Which Royal Dutch Shell Shares To Buy To Avoid Paying Dividend Withholding Tax – RDSA Vs RDSB

There are a number of companies that are dual listed i.e. there stocks are traded in different countries. For the biggest companies, the price of the stock is usually the same on the two or more exchanges the stock is listed on. One might think that it does not really matter on which countries exchange you buy the stock. But as an individual investor, it is imperative you buy a stock you are after on the right exchange – by this I mean buying the stock in the country with a lower dividend withholding tax rate for instance.

Let’s take Royal Dutch Shell for instance. It is a dual listed company. The A shares (RDSA) are listed on the AEX in Netherlands and the B shares (RDSB) are listed on the London Stock Exchange in the UK. The A and B shares have the exact same voting rights, ownership stakes and dividends declared. As a UK based investor, it makes economic sense for me to buy the B shares as opposed to the A shares even though. This is because the A shares being based in Netherlands pay their dividends after deducting withholding tax of 15% for non EU residents. With Shells current dividend of $1.88 a share, this essentially means that A shares pay $1.60 whilst B shares pay the full $1.88. Most investors make this simple mistake of buying Shell A shares instead of Shell B shares.

(For American investors, it would make sense to buy the US listed rds.b instead of rds.a)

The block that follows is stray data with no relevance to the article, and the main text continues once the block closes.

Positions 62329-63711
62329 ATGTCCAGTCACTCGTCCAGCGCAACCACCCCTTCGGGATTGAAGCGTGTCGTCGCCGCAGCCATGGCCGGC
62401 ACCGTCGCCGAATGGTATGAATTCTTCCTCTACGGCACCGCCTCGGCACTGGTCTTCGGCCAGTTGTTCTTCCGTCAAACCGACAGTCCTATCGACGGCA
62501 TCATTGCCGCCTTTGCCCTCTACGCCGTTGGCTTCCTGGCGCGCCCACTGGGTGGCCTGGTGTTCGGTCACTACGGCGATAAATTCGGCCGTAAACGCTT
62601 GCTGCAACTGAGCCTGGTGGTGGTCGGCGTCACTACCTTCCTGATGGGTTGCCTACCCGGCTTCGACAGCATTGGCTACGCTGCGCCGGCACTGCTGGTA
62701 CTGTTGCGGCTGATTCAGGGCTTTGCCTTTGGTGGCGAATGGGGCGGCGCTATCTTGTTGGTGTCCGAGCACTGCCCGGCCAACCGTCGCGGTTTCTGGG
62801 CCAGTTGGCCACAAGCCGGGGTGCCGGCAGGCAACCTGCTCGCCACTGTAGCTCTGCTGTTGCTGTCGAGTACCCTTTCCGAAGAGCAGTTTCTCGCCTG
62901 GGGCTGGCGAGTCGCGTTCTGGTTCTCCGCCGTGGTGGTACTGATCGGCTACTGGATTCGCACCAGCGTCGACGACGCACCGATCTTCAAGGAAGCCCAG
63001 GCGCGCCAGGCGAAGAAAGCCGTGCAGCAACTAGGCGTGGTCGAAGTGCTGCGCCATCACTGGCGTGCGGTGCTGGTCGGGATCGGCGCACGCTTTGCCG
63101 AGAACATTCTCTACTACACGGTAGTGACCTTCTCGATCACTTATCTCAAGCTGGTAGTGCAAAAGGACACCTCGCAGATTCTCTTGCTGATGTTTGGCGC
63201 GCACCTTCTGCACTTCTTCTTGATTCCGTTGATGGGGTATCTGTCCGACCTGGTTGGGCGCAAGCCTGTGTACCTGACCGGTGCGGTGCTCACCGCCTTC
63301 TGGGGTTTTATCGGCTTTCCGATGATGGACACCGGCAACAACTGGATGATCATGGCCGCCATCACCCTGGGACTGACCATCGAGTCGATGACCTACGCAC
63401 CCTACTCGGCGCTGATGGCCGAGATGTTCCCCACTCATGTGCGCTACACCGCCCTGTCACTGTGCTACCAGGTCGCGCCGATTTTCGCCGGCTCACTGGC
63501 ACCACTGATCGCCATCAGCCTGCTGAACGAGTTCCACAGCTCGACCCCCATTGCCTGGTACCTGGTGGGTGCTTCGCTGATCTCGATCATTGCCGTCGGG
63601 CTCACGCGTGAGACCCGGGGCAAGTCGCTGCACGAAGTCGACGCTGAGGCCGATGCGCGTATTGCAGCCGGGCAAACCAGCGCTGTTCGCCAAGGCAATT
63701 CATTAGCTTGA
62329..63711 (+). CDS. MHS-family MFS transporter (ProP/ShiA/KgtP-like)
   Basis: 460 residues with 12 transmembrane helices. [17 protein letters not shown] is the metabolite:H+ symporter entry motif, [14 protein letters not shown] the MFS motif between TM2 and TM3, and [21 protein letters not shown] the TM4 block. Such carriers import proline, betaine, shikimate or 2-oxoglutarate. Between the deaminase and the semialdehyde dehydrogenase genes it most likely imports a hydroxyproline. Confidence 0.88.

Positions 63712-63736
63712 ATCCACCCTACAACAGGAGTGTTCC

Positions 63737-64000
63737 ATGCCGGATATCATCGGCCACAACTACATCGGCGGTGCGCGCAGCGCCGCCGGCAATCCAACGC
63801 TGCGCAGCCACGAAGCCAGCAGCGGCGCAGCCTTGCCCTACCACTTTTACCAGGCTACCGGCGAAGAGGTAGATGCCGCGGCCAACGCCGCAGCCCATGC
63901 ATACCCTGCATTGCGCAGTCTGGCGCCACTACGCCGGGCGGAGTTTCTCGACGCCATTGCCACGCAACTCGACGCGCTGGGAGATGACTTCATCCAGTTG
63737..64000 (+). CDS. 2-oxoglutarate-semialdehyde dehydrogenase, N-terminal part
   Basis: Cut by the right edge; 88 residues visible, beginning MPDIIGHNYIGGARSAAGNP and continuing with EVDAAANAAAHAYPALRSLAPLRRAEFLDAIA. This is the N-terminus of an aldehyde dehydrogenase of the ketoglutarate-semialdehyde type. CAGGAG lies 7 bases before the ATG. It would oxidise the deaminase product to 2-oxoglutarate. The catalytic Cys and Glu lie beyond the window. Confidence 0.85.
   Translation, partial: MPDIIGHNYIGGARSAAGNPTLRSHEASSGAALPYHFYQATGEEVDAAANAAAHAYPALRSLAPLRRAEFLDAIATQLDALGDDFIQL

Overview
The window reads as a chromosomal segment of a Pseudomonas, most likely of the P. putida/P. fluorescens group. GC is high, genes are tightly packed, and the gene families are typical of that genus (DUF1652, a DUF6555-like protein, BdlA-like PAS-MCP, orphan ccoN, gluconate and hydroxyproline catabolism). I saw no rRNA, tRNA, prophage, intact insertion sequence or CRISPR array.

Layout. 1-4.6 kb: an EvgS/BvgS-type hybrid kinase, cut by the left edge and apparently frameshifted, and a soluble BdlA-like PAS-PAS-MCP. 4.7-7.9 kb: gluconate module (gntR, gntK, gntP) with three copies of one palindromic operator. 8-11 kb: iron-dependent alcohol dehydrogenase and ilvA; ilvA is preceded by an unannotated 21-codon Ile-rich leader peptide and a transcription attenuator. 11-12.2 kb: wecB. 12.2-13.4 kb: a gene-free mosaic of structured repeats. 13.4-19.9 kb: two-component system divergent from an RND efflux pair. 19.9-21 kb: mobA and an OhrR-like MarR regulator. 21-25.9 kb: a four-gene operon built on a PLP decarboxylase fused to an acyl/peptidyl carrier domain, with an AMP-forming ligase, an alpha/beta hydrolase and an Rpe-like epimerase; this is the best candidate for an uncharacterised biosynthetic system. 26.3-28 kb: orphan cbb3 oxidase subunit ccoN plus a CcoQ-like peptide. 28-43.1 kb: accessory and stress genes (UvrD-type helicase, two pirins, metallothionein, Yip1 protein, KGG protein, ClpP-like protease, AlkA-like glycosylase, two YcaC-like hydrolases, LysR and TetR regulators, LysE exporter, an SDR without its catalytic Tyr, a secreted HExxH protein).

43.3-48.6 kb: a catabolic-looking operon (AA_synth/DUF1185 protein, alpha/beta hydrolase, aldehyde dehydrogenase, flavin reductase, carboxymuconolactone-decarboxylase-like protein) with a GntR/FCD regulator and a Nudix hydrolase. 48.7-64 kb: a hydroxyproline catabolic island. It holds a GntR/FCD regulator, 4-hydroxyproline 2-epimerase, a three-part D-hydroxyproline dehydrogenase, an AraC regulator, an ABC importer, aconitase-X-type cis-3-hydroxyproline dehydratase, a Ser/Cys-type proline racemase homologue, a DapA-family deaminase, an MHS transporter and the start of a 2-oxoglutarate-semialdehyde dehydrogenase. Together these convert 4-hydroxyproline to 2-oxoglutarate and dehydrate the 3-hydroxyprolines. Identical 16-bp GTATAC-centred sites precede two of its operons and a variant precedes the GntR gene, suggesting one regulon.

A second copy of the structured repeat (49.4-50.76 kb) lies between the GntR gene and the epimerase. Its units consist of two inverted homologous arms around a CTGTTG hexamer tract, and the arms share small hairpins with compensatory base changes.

To see how much big a difference buying London listed RDSB shares as opposed to RDSA shares, let’s look at an example based on my existing Royal Dutch Shell shareholding.

I currently own 320 shares in Shell B shares (RDSB). For this, I get a total dividend of £360 a year. If I had made the mistake of buying Shell A shares (RDSA), I would have received only £306 in dividends a year as £54 would de deducted ins withholding tax. I would lose out on £54 simply by buying the wrong shares. This is huge and this is why it is important you buy the right shares in dual listed companies.

The basic tenant of this is that if you are a European Union resident, buying RDSA or RDSB shares does not make a difference for you. This is because there is no dividend withholding tax within EU countries so you do not lose out.


If on the other hand you are an American, Canadian, UK, Australian or any other non EU resident investor, buy the B shares. The London listed RDSB shares have no withholding tax applied to the dividend and thus you get the full dividend paid out by shares. If you are a non EU resident and buy the A shares (RDSA) you face paying a 15% withholding tax on dividends.

Royal Dutch Shell is the not the only company with a dual listed listing in London. Other companies with Dual listing are :

  • Unilever which has UK shares (LON:ULVR ) and Netherlands listed shares (Euronext: UNA)
  • RelX which has UK shares(LON:REL) and Netherlands listed shares (Euronext:REN)
  • BHP Billiton which has UK shares (LON:BLT), South African listed shares (JSE:BIL) and Australian listed shares ( ASK:BHP)

In all the above cases, as a UK based it is more advantageous for me to buy the London listed shares. This way I avoid paying withholding taxes on dividends and keep more money for myself.